Our Eleaf iStick Pico review takes a look at the TC-equipped, portable powerhouse of a mod: has Eleaf put together the ultimate device for new vapers looking for top-notch performance?
Is it worth buying?
The Eleaf iStick Pico 75W TC mod does exactly what it sets out to. If you’re looking for a capable, portable and dependable mod to take with you out of the house, or a device that’s simple enough for a new user that doesn’t compromise when it comes to performance, the Pico is a stand-out option.
The kit is competitively-priced, and you get a solid sub-ohm tank thrown in for good measure too. While the option to adjust the ramp up voltage for TC mode would have been handy, and the device includes some features most vapers probably won’t use, there are no serious complaints about the device at all. Many vapers have given up on Eleaf recently, but the iStick Pico is the sort of device that could bring them back in droves.
The Eleaf iStick series is beloved by new vapers and many long-term vapers alike, offering excellent performance in compact and generally beginner-friendly packages. The Eleaf iStick Pico 75W is the latest addition to the family, offering up to 75W of power and temperature control in a compact, user-friendly package, and coming in a kit with the Melo 3 Mini for just $36.95.
So how does the device stand up to the day-to-day needs of vapers? Is it a great device for a just-switching smoker looking for better performance? Is it the perfect mod for travelling? Our Eleaf iStick Pico review takes a look at what the device has to offer to find out.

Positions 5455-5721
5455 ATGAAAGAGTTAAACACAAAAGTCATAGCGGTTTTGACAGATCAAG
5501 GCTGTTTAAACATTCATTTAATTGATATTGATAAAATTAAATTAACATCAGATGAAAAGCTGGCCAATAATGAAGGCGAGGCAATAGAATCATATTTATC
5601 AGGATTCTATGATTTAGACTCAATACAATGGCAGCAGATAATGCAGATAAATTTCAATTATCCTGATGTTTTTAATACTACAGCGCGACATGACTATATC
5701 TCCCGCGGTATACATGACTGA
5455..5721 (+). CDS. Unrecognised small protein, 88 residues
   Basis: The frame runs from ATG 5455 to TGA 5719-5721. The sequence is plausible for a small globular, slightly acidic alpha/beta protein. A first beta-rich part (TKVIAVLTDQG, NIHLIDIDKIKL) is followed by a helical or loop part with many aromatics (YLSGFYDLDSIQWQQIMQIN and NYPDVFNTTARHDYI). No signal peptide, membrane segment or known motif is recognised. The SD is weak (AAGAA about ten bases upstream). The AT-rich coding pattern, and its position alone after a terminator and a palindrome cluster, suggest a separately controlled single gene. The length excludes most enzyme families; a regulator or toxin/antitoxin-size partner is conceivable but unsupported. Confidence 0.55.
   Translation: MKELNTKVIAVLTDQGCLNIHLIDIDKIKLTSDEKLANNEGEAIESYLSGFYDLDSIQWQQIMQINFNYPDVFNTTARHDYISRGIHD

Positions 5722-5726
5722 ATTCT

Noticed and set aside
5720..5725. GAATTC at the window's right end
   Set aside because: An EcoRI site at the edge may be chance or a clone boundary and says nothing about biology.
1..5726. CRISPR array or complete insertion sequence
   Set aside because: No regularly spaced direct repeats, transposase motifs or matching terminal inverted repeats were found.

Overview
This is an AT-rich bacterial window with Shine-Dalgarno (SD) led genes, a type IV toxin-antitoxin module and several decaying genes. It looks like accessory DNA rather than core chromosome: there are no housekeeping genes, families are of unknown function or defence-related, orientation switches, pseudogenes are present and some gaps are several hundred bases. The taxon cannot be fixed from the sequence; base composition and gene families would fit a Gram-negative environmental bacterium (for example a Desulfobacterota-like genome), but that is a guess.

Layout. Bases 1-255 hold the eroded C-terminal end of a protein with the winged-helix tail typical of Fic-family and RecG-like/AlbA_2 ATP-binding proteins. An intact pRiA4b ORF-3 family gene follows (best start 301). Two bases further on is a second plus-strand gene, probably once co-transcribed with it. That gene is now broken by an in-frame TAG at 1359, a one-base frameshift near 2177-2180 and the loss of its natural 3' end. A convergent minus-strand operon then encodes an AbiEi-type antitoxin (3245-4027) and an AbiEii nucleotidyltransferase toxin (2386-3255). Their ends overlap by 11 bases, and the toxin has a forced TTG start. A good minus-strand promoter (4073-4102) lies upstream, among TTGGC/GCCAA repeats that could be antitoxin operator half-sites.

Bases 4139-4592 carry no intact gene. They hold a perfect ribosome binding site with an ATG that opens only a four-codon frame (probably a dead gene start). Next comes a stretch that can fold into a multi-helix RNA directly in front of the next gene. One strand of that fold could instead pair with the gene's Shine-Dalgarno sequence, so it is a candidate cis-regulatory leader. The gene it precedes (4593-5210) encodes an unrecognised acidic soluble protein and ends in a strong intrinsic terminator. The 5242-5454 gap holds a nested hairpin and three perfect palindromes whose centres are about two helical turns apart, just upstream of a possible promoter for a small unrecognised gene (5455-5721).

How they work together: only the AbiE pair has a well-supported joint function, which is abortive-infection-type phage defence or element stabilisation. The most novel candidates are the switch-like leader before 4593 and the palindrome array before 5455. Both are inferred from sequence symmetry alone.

What You Get
The Eleaf iStick Pico 75w kit comes in a white cardboard box with an image of the device on the front and a scratch-off authentication sticker on the back, along with all of the key information about the device and what’s included in the kit. The foam insert on the upper level contains your mod and the Melo 3 Mini tank, each in individual slots. Underneath the foam layer, there’s a cardboard cover hiding four spare O-rings (for various spots on the tank), a USB charging cable, a spare 0.5 ohm coil (along with the 0.3 ohm one pre-installed in the tank) and manuals for both the mod and the tank. There are no complaints here – this is all you need apart from an 18650 battery and some juice to start vaping.
iStick Pico Design
The iStick Pico’s main design feature is the fact that it’s impressively small. The curved edges and the small stature of the device – which measures just 70.5 mm (about 2 and 3/4 inches) tall and 45 mm (1 and 3/4 inches) wide – means it fits comfortably into your hand, in a pocket or in a bag. Even with the Melo 3 Mini attached the whole thing is less than 5 inches tall. You can pick up the mod in black, white, silver, grey and hot pink, with my version being the latter.